The description of Turner Prize winner Susan Philipsz as a "sound artist" is raising eyebrows among theoreticians who recall Marcel Duchamp's long shadow at the nexus between the ear and the retina -- which is to say, on the conceptual plane. Like Duchamp, Philipsz is a conceptual artist who works with sound to challenge existing categories and stimulate new experiential connections, but the presence of sound is peripheral to her real concerns.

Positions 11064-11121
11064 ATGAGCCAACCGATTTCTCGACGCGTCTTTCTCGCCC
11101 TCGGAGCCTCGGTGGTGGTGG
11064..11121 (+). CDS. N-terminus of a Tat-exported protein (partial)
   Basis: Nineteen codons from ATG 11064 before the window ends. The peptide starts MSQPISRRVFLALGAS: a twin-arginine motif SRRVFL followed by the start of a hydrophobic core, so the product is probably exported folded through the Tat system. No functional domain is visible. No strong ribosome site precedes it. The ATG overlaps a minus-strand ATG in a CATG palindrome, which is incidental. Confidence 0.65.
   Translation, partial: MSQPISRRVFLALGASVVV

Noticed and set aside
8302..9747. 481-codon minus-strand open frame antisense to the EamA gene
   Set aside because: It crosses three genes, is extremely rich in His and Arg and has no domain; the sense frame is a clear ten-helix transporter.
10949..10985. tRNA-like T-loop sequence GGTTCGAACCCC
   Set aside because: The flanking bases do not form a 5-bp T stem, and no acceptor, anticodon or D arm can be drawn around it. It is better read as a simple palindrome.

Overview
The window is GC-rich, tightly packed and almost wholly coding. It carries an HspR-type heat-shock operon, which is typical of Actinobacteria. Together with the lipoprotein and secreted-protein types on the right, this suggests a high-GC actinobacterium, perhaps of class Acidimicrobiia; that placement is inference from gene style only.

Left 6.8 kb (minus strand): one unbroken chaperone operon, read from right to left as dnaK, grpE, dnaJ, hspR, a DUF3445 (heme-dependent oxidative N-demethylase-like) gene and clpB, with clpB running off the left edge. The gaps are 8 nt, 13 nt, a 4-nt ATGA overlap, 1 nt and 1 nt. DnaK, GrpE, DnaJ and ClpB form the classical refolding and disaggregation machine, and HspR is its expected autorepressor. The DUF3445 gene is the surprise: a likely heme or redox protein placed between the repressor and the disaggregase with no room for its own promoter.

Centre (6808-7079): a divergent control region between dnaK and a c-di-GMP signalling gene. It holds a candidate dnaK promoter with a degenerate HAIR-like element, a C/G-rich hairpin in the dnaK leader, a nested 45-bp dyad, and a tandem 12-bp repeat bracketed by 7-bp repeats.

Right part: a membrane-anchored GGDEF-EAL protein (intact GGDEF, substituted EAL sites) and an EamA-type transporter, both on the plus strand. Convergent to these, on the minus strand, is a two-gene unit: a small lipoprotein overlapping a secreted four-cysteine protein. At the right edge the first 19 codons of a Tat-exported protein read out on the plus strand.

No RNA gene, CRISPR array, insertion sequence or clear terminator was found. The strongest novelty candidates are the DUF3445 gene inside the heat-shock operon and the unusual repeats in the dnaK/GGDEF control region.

What Philipsz does, however, is to take the "Hidden Noise" that Duchamp applied to his sculptural assemblage and make it explicit -- if not, of course, "visible." If it were visible, how could it be sound? Where is the "infra-thin" boundary between visible and invisible noise?